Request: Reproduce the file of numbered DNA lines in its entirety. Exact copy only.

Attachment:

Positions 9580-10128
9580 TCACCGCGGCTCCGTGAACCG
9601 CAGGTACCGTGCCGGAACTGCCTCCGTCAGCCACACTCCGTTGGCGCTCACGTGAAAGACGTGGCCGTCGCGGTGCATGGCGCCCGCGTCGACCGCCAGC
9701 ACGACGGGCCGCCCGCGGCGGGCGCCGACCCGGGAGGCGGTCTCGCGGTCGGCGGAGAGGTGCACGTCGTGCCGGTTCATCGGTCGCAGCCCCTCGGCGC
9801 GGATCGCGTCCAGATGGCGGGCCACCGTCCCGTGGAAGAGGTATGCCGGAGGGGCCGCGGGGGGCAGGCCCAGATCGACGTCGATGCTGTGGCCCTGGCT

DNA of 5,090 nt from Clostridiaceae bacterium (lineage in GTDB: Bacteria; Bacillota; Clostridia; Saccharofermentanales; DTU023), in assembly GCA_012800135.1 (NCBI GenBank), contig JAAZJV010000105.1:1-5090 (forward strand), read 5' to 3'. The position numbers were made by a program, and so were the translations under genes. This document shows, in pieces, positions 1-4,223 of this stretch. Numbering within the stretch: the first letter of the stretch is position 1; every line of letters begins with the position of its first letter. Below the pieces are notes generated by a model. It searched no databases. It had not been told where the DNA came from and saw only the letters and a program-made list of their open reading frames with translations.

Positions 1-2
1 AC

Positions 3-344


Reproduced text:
Positions 9580-10128
9580 TCACCGCGGCTCCGTGAACCG
9601 CAGGTACCGTGCCGGAACTGCCTCCGTCAGCCACACTCCGTTGGCGCTCACGTGAAAGACGTGGCCGTCGCGGTGCATGGCGCCCGCGTCGACCGCCAGC
9701 ACGACGGGCCGCCCGCGGCGGGCGCCGACCCGGGAGGCGGTCTCGCGGTCGGCGGAGAGGTGCACGTCGTGCCGGTTCATCGGTCGCAGCCCCTCGGCGC
9801 GGATCGCGTCCAGATGGCGGGCCACCGTCCCGTGGAAGAGGTATGCCGGAGGGGCCGCGGGGGGCAGGCCCAGATCGACGTCGATGCTGTGGCCCTGGCT

DNA of 5,090 nt from Clostridiaceae bacterium (lineage in GTDB: Bacteria; Bacillota; Clostridia; Saccharofermentanales; DTU023), in assembly GCA_012800135.1 (NCBI GenBank), contig JAAZJV010000105.1:1-5090 (forward strand), read 5' to 3'. The position numbers were made by a program, and so were the translations under genes. This document shows, in pieces, positions 1-4,223 of this stretch. Numbering within the stretch: the first letter of the stretch is position 1; every line of letters begins with the position of its first letter. Below the pieces are notes generated by a model. It searched no databases. It had not been told where the DNA came from and saw only the letters and a program-made list of their open reading frames with translations.

Positions 1-2
1 AC

Positions 3-344